How does one manage to win a war, to defeat an enemy large or small, easily and without enduring casualties? How can one win a battle without ever setting foot on a battlefield? The answer to that is provided by ancient Chinese military strategist Sun Tzu. The first step is to read Sun Tzu’s short and simple masterpiece, The Art of War. Even better if you read the Thomas Cleary translation in English.
According to legend, Lao Tzu, an elderly 5th-century-BC archivist, grew weary of the Zhou dynasty’s increasing corruption. He left the empire to live a more honorable, hermetic life in the far-west mountains.
Whether or not this tale is true — and whether it’s true that Lao Tzu, at the behest of the last mountain sentry, gave the guard his Tao te Ching, his poetic collection of ancient Chinese wisdom — is of no importance.
No matter the myth of the Tao‘s inception, what matters is the Tao itself.
And if, despite lacking evidence, generations have believed this tale, we might as well follow them and be like the Tao, to be like water and go with the flow — waving farewell to old Lao Tzu as he wanders off toward sunset.
Looks like Chinese millennials are equally apathetic as their western counterparts. That’s according to China’s Global Times.
Rather than focus on capitalistic careers or communist-party dogma, China’s so-called Zen Generation is turning away from money and Mao and looking farther back in history, back to Buddha himself and his image of inner peace.
Sounds like these twentysomething Chinese are lacking a little Confucian structure. They prefer to lounge around in Lao Tzu’s Tao, waiting for wu wei to woo them off the couch.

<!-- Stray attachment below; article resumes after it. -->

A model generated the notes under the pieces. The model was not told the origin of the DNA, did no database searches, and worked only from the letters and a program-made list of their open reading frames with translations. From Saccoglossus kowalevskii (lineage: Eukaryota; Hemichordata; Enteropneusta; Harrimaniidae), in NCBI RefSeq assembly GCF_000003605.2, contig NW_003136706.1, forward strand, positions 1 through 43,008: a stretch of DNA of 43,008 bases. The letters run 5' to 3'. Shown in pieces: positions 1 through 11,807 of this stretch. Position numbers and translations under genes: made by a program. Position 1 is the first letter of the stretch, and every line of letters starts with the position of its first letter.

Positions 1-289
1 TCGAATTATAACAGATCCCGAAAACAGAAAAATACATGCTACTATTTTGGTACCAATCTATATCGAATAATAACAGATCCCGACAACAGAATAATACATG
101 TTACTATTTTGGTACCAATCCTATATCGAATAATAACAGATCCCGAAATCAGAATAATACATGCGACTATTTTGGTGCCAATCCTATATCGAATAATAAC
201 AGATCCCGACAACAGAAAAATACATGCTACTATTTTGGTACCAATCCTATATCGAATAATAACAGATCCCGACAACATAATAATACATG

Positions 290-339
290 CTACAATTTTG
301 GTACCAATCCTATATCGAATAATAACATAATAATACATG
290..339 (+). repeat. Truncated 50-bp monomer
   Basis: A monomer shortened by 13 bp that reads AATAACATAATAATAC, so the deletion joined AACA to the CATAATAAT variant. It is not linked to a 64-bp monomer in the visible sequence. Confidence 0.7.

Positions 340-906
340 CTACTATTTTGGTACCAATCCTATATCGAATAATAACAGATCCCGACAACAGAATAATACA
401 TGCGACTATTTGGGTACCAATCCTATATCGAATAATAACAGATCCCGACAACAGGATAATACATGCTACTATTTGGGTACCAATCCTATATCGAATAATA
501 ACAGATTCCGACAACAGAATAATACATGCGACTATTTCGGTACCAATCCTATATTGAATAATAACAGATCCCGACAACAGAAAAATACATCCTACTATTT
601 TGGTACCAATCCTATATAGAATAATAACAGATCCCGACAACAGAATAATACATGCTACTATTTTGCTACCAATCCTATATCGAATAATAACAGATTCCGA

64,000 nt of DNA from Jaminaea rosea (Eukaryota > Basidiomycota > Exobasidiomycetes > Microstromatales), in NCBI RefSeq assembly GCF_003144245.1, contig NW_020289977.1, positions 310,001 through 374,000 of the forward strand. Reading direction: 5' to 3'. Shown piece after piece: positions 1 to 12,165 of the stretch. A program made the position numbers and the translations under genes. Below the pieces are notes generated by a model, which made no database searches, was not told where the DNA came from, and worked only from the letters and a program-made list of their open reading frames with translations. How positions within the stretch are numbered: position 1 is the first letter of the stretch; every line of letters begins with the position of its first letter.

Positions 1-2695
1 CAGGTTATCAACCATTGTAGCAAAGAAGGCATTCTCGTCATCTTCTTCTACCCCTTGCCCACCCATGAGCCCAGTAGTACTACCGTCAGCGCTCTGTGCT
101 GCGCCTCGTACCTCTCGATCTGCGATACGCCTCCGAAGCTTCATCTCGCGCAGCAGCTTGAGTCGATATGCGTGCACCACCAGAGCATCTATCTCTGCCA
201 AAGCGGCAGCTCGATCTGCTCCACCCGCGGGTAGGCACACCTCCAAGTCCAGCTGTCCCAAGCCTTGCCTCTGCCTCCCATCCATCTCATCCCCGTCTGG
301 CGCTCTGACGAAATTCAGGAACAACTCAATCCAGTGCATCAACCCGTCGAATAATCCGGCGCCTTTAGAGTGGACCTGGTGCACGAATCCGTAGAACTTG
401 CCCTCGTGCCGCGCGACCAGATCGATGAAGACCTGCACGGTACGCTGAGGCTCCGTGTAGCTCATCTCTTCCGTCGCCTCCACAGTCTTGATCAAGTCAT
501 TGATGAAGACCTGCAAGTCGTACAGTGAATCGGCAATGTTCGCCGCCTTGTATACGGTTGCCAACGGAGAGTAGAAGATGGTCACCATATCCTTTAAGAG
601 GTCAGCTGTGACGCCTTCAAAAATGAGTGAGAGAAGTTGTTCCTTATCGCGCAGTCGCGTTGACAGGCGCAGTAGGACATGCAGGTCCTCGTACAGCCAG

Actually, this bodes well for China’s future. If she can detach from imported ideologies, if she can return to her own ancient wisdom, the rest of the world would be wise to follow.
From ancient China to modern-day San Francisco, here’s wishing everyone a very Buddha Christmas… May all our hopes and dreams appear as simply as our breath, and may we all keep breathing…
Confucius lived during a time not unlike our own, around 500 BC, when the Zhou Dynasty, emerging from its peaceful and productive Spring and Autumn Period, entered its Warring States Period.
During that time, as Zhou authority waned, smaller states within its control began to re-position themselves, to exercise dominance over neighboring states.
Confucius, a mid-level bureaucrat, doing what he could to promote the peace, compiled and published volumes of historical poems and annals, preserving the knowledge and wisdom of earlier dynasties.
Eventually, his efforts helped unify the warring states, allowing the Chinese people to share a common ancient heritage — to create a new, more inclusive culture.